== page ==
Fundamentally that taboo for example came about largely because of the lobby that decided marriage should be about reproduction rather than love but they're separate issues. It's possible to ban such reproduction because of the effects it can have on the child without banning marriage.

At the end of the day if there's consent, capability to give consent (i.e. maturity to make that decision, no mental impairment preventing it and so forth) and it doesn't harm anyone else then I really couldn't give a shit.

It sounds like the real problem is that you believe that some groups of consenting adults should be treated differently not me.

Re:What about Gay Marriage? (1)

sycodon (149926) | about a year ago | (#44457051)

What purpose is there in the government sanctioning and providing special privileges for marriage if not to encourage reproduction in order to ensure the survival of society?

Remove that reason and there is no other reason for government to be involved in marriage at all.

Re:What about Gay Marriage? (1)

Xest (935314) | about a year ago | (#44457117)

Well as I said in my other post, most countries in the world don't give special benefits to marriage and so yes maybe government involvement in marriage is a key part of the problem in countries where that happens.

In the UK there has been talk about changing this and offering tax breaks for the married but the underlying purpose is to increase marriages which as a proportion of which will occur in churches is a subtle way of the religious MPs backing it trying to get more people into religion.

I don't know if it'll pass, the other have of our governing coalition and the opposition are against it which I'm glad of because yes it should have nothing to do with government.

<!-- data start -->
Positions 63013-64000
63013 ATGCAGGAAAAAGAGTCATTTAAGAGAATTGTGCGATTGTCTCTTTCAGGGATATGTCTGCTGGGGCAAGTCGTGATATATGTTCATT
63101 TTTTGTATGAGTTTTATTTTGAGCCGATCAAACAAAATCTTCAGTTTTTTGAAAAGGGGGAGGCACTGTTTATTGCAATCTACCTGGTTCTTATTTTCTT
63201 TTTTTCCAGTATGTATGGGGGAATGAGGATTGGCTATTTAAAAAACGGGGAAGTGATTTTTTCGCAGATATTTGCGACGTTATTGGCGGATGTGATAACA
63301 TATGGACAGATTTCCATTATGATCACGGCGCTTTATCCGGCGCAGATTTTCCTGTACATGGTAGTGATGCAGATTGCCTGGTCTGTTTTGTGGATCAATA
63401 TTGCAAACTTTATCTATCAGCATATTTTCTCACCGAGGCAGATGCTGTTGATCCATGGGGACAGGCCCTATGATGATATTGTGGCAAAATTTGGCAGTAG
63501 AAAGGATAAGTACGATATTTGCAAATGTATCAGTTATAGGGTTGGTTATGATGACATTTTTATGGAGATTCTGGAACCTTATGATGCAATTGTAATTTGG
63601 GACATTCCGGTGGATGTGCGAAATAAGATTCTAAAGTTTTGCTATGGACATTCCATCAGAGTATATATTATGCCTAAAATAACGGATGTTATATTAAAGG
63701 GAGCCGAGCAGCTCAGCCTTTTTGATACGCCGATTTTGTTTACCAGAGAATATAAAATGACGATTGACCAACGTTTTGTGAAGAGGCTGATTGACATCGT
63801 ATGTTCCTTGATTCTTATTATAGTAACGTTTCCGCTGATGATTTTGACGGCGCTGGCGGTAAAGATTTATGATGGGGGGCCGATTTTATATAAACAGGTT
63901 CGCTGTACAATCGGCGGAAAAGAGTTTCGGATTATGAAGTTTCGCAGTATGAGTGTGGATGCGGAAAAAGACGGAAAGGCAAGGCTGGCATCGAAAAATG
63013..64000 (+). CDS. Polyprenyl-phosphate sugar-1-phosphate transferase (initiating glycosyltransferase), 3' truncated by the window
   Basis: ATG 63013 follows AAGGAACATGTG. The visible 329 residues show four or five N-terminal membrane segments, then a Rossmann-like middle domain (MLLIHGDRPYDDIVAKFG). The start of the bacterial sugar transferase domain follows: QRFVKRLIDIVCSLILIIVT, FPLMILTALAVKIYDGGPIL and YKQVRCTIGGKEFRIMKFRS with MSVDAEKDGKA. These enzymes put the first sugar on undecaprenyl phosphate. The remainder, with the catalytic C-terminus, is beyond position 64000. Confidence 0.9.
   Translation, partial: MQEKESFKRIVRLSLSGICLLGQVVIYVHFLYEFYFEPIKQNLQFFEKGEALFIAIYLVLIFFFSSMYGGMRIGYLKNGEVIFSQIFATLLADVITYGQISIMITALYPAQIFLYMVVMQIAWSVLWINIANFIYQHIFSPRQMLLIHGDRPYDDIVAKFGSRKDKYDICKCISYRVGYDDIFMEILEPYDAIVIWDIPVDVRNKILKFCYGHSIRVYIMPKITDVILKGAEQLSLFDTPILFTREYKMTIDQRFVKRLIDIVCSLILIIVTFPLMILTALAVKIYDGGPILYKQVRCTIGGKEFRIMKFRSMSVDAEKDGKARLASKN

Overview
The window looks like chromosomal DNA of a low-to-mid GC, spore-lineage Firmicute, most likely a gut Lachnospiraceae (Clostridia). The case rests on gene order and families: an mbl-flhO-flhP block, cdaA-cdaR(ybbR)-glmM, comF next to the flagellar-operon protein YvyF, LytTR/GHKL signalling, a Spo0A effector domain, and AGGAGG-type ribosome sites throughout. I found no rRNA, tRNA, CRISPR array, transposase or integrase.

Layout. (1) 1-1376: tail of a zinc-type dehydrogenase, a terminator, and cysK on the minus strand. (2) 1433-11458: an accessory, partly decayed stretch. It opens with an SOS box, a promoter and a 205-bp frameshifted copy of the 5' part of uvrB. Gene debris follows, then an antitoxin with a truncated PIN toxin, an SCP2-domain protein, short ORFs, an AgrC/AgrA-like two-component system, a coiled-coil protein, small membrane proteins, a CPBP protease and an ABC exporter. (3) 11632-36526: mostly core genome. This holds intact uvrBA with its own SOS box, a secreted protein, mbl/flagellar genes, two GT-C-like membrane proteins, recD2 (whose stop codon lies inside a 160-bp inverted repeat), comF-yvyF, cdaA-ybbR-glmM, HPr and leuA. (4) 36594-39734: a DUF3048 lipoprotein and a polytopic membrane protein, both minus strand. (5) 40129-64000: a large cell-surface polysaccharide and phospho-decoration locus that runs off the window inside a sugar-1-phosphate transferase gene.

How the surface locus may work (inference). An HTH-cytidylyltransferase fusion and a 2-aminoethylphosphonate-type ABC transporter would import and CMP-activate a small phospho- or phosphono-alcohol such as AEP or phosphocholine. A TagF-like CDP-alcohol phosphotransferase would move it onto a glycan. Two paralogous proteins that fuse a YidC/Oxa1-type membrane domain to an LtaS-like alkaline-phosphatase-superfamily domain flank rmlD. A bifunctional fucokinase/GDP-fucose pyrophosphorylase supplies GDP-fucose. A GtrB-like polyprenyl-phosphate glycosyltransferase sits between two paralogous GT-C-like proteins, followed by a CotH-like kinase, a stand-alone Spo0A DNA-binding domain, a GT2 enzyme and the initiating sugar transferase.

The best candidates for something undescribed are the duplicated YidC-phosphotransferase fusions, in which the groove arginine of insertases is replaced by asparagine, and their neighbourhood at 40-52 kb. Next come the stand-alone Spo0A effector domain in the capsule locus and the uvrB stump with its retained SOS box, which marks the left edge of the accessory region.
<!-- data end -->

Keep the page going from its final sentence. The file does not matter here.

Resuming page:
Re:What about Gay Marriage? (0)

Anonymous Coward | about a year ago | (#44457625)

I don't really care what consenting adults do.

You don't, but most people do. Mommy marrying her adult son is considered pretty effed up by just about everyone. If you live amongst other people, you have to make compromises and accept that community standards exist. Progressives, including progressives who mislabel themselves as libertarians, think they can escape this reality, but they cannot, at least not in the long run.

Marrying a sibling may not be my cup of tea but it's not as if that didn't happen historically.

That generally happened only in cases of rulers trying to preserve their dynasties or in isolated communities with no other options. Doesn't mean it was good a thing.

Fundamentally that taboo for example came about largely because of the lobby that decided marriage should be about reproduction rather than love

Oh please, please, please provide details about the "lobby that decided marriage should be about reproduction". There was no such lobby. Marriage is a near universal institution that was created for utilitarian purposes by centuries of human experience. Generally, marriage helped to create bonds between communities, provide a stable environment for the raising of children and to provide security in old age, particularly for women. Although I am sure friendly relationships between husbands and wives has always been considered desirable, the idea that marriage has anything to do with love is a modern invention reinforced by Walt Disney. Homos harp on "love" and "equality" because it allows them is avoid talking about the purpose of the institution and allows them to portray themselves as victims who are being denied something to which they are entitled rather than as whiny bitches who are demanding that society change so that they don't have to feel like they are weirdos. If you are gay, you can express your love for another without demanding that everyone else approve of your lifestyle.

blah, blah, blah ... I really couldn't give a shit.

That's not true. You care a great deal about marriage and its definition, otherwise you wouldn't be getting so wound-up about it.